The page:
What Custody and Visitation Rights Does a Father Have in Paternity Cases?

July 10, 2019

Child custody determinations are always made based on what is in the best interests of the child(ren) in question. Both parents may be granted shared or joint custody, in which each is responsible for raising the child, making important life decisions on their behalf and potentially both sharing physical custody of the child. In a sole custody arrangement, however, only one of the parents has that right.

Fathers involved in paternity cases may wonder what rights they have to visitation and time sharing. It is, after all, deemed to be a parental responsibility to at least have a relationship with the child, except for the uncommon circumstances in which the court deems it’s in the best interests of the child to not have a relationship with one of the parents.

Here’s what you’ll need to know about visitation and rules related to child custody in Tavares, FL.

Time sharing rights

Time sharing, also frequently referred to as “visitation,” refers to the time a parent spends with his or her kids after a divorce (or after the child is born to unwed parents who do not live together). Time sharing and child support have a symbiotic relationship in some ways. Equal time sharing will result in child support being calculated simply based on Florida’s state guidelines, which include factors such as healthcare costs, daycare expenses and each parent’s income level.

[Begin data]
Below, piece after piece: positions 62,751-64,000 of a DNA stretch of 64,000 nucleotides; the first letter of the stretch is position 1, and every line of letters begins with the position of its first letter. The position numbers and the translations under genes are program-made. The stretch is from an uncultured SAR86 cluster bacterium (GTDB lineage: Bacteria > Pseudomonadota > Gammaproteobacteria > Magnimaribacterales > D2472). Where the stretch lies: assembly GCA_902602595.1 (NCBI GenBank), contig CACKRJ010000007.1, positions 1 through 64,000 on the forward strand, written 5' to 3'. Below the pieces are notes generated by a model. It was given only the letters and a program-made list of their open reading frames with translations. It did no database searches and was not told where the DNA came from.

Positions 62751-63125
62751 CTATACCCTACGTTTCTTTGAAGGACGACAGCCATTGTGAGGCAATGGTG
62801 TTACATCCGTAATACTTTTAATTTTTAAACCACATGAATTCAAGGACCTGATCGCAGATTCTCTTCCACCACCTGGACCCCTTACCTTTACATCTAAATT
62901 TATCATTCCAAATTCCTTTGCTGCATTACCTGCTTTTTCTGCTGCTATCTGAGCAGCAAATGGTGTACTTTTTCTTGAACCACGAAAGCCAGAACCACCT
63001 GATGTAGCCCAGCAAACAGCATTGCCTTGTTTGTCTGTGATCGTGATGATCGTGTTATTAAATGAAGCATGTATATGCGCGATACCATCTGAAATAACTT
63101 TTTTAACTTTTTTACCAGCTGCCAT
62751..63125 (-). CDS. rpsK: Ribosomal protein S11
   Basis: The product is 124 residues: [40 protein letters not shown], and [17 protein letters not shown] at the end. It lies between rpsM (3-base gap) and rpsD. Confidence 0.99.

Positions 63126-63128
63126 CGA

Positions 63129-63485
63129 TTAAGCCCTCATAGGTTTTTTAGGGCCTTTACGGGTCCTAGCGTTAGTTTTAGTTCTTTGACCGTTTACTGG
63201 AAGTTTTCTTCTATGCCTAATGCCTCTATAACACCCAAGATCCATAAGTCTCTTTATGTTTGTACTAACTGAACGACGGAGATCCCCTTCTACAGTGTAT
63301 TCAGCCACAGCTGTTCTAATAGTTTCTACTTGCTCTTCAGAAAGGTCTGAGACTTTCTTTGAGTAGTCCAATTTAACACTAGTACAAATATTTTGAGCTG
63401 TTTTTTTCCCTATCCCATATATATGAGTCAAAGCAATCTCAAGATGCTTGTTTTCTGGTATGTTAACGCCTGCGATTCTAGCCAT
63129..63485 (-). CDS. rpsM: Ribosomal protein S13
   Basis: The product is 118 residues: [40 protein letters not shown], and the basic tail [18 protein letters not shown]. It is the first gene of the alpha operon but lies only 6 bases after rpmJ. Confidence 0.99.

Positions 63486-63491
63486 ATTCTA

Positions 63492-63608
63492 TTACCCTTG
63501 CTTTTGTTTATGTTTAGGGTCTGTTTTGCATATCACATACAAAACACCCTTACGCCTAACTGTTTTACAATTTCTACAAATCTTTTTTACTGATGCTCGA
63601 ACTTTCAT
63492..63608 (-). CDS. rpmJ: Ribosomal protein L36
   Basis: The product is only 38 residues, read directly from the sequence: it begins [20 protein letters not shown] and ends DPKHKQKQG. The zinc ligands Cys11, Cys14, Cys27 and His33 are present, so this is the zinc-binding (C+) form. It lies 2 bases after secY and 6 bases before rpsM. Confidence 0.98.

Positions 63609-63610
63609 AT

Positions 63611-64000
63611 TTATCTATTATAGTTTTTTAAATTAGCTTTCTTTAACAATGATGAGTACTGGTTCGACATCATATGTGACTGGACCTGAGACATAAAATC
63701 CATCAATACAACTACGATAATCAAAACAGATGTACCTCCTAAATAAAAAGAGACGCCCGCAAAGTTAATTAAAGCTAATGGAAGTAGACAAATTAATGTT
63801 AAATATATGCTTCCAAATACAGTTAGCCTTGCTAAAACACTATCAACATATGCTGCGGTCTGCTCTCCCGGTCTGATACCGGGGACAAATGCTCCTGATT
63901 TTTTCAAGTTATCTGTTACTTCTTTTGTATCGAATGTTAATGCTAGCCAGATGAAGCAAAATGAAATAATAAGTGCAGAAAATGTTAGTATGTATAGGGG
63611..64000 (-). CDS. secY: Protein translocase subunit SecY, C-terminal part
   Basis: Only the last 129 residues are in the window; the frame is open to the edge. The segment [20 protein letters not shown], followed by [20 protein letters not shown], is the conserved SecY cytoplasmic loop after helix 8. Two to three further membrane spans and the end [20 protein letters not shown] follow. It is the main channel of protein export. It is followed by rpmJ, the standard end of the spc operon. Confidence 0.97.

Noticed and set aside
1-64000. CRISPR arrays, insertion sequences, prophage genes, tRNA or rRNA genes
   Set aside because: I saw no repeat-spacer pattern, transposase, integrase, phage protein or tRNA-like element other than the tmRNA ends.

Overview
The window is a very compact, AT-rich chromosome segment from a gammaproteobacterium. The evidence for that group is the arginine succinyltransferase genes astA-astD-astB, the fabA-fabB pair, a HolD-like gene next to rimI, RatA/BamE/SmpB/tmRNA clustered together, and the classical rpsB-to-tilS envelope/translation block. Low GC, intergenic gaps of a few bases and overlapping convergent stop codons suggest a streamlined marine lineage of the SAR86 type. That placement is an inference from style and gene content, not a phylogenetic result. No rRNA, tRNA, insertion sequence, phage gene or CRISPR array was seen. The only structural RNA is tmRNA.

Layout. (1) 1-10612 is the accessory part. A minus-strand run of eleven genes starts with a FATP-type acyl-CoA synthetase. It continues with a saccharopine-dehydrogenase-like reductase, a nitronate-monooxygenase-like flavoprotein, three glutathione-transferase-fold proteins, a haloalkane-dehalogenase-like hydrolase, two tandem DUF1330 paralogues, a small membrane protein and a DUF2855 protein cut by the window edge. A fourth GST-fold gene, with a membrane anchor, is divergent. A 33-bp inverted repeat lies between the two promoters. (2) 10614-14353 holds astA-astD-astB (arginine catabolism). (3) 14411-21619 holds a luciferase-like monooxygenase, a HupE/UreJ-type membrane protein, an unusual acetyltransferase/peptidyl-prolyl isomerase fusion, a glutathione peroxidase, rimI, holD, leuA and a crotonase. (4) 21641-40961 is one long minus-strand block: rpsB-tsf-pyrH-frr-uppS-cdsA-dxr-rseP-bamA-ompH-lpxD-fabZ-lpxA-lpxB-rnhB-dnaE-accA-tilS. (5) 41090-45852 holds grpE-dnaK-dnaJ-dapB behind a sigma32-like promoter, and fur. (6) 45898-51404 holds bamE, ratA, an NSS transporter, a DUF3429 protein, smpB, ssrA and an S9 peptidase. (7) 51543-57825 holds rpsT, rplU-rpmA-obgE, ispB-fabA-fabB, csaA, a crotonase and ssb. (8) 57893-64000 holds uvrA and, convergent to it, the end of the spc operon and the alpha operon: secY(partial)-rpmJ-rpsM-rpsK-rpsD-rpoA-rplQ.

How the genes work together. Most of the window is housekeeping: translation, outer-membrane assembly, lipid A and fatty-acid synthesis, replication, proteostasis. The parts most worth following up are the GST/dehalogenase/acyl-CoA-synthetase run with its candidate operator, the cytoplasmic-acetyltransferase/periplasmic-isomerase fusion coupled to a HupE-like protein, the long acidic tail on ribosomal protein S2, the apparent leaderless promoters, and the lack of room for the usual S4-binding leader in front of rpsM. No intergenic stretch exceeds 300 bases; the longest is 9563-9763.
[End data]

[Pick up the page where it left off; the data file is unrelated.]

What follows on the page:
The amount of time each parent spends with the children will affect the total amount of child support to be paid. Overnight stays are what the courts will look at when making child support calculations. The more time a child spends with one parent, the more support that parent can expect to receive for doing the bulk of the daily child-rearing work.

It is important for fathers in paternity cases to remember that even if they aren’t granted physical custody of their children, they still have a right to visitation, no matter how heavily slanted the childcare percentages are toward the parent with primary physical custody. That right can only be taken away in extraordinary circumstances, in which the court would need to determine the father poses a danger to the child. These instances are generally reserved for cases in which there is a history of child abuse, or severe substance abuse or criminal activity.

This means if the mother of your child is trying to prevent you from exercising your legal right to visitation, you have the right to take the mother to court and make sure you’re able to get the visitation time that is your right. It is important to follow through on this, especially if you have a detailed, court-appointed visitation plan in place that the mother of your children violates.

Visitation plans and schedules look different for every couple, but what doesn’t change is that you as the father will almost always have the right to spend at least some time with your children. For more information about the steps you can take to enforce these rights if the mother of your children is trying to shut you out of the children’s lives, contact an experienced child support lawyer in Tavares, FL at K.J. Law P.A. today with any questions you have for our legal team.

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